• It was issued by a CA certificate called “DigiCert High Assurance EV Root CA” with a serial number of “08 BB B0 25 47 13 4B C9 B1 10 D7 C1 A2 12 59 C5”.
  • The certificate gets a little green checkmark to say that the certificate is valid.  I assume this means that the certificate passed CRL and OSCP checks


To try to clear this up, I went to the Digicert website, to their root certificates page at https://www.digicert.com/digicert-root-certificates.htm, to validate this intermediate certificate.  I downloaded the certificate called “DigiCert High Assurance EV CA-1” and confirmed that the downloaded cert matched what was shown on the website:

  • There is an intermediate cert on the website called “Digicert High Assurance EV CA-1”.
  • It has a SHA-1 fingerprint of DB C7 E9 0B 0D A5 D8 8A 55 35 43 0E EB 66 5D 07 78 59 E8 E8.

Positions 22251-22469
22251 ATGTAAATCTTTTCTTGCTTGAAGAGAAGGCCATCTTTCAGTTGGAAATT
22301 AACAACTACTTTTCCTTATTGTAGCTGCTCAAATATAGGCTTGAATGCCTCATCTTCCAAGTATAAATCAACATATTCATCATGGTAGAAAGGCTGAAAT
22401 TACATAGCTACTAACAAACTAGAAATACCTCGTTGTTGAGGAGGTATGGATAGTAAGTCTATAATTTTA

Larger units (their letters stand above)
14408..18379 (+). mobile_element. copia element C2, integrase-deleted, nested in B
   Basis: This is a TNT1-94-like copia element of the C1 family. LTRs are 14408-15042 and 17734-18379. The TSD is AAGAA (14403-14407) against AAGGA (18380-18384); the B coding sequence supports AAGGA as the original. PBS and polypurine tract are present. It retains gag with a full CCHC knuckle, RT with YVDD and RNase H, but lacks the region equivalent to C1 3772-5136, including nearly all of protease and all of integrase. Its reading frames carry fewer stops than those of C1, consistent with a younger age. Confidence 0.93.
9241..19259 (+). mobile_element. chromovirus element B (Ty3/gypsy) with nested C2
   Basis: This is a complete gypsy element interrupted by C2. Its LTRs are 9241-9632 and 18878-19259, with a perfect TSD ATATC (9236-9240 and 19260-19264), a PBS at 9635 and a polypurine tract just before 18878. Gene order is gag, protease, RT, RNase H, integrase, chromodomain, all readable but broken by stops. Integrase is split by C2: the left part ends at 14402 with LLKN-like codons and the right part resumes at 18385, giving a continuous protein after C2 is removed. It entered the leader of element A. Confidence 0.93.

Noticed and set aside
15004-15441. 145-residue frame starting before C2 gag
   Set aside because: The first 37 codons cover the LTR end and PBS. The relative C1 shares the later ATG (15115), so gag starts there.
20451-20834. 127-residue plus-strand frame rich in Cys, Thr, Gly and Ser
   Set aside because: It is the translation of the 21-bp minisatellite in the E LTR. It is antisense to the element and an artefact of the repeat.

• It was issued Nov 9, 2007, expiring Nov 9 2021.
  • It was issued by a CA certificate called “DigiCert High Assurance EV Root CA” with a serial number of “03 37 B9 28 34 7C 60 A6 AE C5 AD B1 21 7F 38 60”
  • The certificate gets a little green checkmark to say that the certificate is valid.  I assume this means that the certificate passed CRL and OSCP checks

So,  where does this leave us? Let’s just recap.

  • I get a warning about a certificate when I try to use XCode to go to github.
  • When I view the certificate, the operating system pronounces the cert as “valid”.
  • Neither the thumbprint nor the issuer serial number match the values advertised by Digicert as the correct values for that intermediate CA certificate.